In his column, Douthat notes that Facebook is no General Motors, and that despite their $100B market capitalization, they don’t actually employ very many people 9 (a tiny fraction of GM’s payroll in it’s heyday). In fact, even Apple, who manufactures all of their devices in factories outside the US, has a small payroll relative to their unquestionably high revenues.
All of which leads me to Craigslist and the profit compression phenomenon. As many analysts have noted, nothing has done more to damage the traditional daily newspaper than Craigslist. By effectively replacing the daily newspaper’s expensive want ads with free or inexpensive online ads, Craigslist has destroyed the newspaper’s main source of revenue, costing the industry scores of billions of dollars. According to University of Michigan Economics Professor Marc Perry, newspaper ad revenues have fallen from a peak of over $60B, and $46B a short five years ago in 2007, to $20.7B in 2011 (the lowest level in 60 years).
Against these massive revenue loses, Craiglist itself remains a small, privately held company. It does not disclose its finances, or even it ownership structure for that matter, but most analysts estimate that it has revenues of slightly higher than $100M. The 11th most popular site in the U.S., Craigslist has only 32 employees. The mouse truly ate the elephant.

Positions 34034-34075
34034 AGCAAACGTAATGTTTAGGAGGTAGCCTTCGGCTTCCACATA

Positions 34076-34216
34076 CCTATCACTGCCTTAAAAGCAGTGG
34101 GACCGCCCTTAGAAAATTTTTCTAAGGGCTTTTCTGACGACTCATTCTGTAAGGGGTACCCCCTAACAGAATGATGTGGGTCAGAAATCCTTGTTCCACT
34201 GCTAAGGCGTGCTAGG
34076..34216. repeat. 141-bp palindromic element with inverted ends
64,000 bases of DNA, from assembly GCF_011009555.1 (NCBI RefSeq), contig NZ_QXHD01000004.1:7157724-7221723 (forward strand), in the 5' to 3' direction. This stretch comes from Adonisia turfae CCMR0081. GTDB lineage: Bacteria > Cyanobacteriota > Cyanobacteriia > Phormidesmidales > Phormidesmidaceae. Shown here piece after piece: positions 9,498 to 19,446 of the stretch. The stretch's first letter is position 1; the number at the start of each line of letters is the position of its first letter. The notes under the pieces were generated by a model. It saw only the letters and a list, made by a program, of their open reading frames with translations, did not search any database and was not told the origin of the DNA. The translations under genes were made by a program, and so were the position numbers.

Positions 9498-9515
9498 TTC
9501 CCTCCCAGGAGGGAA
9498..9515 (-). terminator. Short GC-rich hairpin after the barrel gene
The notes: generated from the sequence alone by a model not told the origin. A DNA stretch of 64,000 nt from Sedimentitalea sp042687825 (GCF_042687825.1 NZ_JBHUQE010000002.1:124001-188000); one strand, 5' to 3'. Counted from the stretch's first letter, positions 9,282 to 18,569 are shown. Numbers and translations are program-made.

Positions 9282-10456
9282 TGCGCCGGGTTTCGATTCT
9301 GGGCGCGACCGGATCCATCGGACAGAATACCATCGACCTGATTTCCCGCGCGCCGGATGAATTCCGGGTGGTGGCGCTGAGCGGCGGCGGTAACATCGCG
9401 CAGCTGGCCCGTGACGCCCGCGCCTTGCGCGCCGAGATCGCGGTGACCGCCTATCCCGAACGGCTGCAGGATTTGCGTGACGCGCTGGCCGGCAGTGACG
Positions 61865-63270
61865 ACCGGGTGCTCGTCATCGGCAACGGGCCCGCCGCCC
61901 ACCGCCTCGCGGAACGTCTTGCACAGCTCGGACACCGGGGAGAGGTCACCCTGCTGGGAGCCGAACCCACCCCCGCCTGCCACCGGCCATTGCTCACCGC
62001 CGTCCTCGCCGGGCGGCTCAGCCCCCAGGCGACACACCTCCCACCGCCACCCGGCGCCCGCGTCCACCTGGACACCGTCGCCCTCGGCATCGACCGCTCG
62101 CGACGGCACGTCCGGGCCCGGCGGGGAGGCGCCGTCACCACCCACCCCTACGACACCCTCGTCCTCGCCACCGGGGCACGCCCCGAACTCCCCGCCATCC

But don’t feel sorry for Jim Buckmaster, the Craigslists CEO. Various analysts estimate that the site with worth at least $1B, making Mr. Buckmaster a very wealthy man (at least on paper).
In a similar vein, product companies can compress the profits of a related market through innovation, and turn their increases in unit production into a strategic advantage. For example, as consumers buy iPhones and iPads rather than PCs, Apple benefits from economies of scale, which in part helped them to bring the iPad to market at an aggressive $499 price. Meanwhile, faced with declining PC sales, HP and Dell have been forced to lay off staff.
We are actively pursuing a profit compression as a strategy at Forno Bravo. By introducing smaller, ready-to-use ovens at lower price points than what the incumbent suppliers had been changing, and by introducing the concept of complete oven kits at aggressive prices, we have significantly lowered the Average Selling Price (ASP) for the entire industry. But as I noted in my earlier posting How Do You Price a Pizza Oven?, our unit volumes are much higher than our competitors and we are flourishing making a smaller per oven profit.
With the upcoming Presto oven, our smallest and least expensive oven yet, we are continuing to push this trend—we hope to the delight of our customers.